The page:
Warning of persistent threats to Colorado’s water supply, Gov. Jared Polis, along with other state leaders, on Wednesday launched a year-long campaign aimed at raising awareness and ultimately conserving the state’s most precious natural resource.
The campaign, called Water ’22, seeks to challenge Coloradans to adopt 22 ways — a play on the new year — to save at least 22 gallons of water per day, which translates to 8,000 gallons a year for every resident or 48 billion gallons across the state.
To put that into context, Jayla Poppleton, Executive Director of Water Education Colorado, noted that 48 million gallons equate to roughly 150,000 acre-feet, the same amount as the Green Mountain Reservoir near Kremmling or the Horsetooth Reservoir near Fort Collins.
“Many people don’t know what they can do, and that can produce a sense of apathy,” Poppleton said at the campaign’s launch in Aurora, adding the Water ’22 campaign attempts to combat that emotional nonchalance by encouraging residents to, among other things, know where their water comes from in order to foster a sense of connection and engagement.
“Awareness is the first step to engagement, and Water ’22 will be a meaningful campaign to highlight the challenges we face and also celebrate the opportunities,” she said.
Polis pointed to drought conditions in the Southwest, devastating weather and climate events, as well as increasing demand as population grows, as factors that have strained Colorado’s water supply. Dry conditions, in particular, have magnified the dangers that populations, including those in urban areas, face from wildfires, he said.
“It’s no longer a fire season. It’s a year-long fire risk,” he said after mentioning the devastation brought about by the Marshall fire, which tore through neighborhoods and burned down more than 1,000 homes in Boulder County.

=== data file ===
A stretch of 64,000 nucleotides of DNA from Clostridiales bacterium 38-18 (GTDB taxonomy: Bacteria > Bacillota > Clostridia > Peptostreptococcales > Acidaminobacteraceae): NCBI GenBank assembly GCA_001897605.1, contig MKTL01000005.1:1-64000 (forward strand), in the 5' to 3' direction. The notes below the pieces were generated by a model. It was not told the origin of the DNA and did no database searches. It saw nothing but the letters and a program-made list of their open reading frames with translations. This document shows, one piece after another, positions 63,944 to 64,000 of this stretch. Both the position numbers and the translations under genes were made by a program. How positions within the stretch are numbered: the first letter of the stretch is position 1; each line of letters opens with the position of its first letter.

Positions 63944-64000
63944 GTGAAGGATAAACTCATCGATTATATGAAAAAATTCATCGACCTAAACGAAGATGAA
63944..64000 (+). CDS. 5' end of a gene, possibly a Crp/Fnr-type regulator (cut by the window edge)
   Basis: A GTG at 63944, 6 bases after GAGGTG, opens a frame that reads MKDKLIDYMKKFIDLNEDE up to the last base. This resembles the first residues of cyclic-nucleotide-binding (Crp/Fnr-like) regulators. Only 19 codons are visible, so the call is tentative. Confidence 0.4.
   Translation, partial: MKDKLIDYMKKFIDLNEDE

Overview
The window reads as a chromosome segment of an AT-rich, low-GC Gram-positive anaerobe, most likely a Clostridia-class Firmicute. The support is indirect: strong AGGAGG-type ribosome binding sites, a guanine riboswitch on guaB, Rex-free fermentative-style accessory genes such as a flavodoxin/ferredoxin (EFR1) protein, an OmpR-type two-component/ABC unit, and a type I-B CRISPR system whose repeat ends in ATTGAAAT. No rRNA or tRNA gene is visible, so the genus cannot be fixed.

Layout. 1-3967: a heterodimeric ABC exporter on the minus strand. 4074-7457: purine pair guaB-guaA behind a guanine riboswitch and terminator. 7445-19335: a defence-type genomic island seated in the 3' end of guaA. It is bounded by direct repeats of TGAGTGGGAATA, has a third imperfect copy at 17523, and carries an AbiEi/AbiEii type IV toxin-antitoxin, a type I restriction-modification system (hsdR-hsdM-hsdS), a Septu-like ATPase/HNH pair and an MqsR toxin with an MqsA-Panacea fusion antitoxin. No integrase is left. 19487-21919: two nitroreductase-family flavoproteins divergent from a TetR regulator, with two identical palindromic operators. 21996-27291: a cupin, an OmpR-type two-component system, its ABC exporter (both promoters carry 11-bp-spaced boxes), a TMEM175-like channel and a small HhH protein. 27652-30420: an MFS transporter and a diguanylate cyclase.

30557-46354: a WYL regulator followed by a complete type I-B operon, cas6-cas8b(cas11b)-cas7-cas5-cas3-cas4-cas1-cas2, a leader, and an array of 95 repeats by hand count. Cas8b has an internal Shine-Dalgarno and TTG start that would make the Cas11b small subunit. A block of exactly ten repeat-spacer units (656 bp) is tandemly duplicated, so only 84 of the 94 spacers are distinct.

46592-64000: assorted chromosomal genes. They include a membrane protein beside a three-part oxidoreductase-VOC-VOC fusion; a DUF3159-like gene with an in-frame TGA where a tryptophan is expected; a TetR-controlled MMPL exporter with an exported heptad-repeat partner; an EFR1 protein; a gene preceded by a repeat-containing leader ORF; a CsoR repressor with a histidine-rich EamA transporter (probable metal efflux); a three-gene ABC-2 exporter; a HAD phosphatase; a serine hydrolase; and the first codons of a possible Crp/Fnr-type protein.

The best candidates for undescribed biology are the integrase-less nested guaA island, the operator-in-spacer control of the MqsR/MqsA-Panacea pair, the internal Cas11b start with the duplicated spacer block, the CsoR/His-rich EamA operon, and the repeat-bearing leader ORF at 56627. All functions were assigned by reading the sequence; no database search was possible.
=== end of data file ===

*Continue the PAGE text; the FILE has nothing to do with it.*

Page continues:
Polis pledged his administration’s support behind conservation efforts and added that recent federal legislation also means Colorado is poised to get between $800 million and $1.2 billion for water and other infrastructure projects.
He called the amount a “game-changing opportunity.”
The governor also pledged to fight any “downstream threats to lawful use of Colorado’s water resources.”
“And we will continue to aggressively assert all of Colorado’s water rights,” he said, reiterating that the state will comply with existing inter-state water compacts.
Polis earlier said he would “protect and aggressively assert” Colorado’s water rights after Nebraska Gov. Pete Ricketts unveiled a proposal to spend $500 million on a canal and reservoir project that includes claiming access to land in Colorado under a 99-year-old compact between the states.
Colorado and six other Basin states reliant on the Colorado River — Arizona, California, Nevada, New Mexico, Utah and Wyoming — are also preparing for tough negotiations ahead over management of the dwindling Colorado River water.
Last year, the federal government declared the first-ever water shortage at Lake Mead, which triggered drastic cuts in water supply for Arizona, and small reductions for Nevada and Mexico.
About 40 million people rely on the Colorado River for drinking water and livelihood.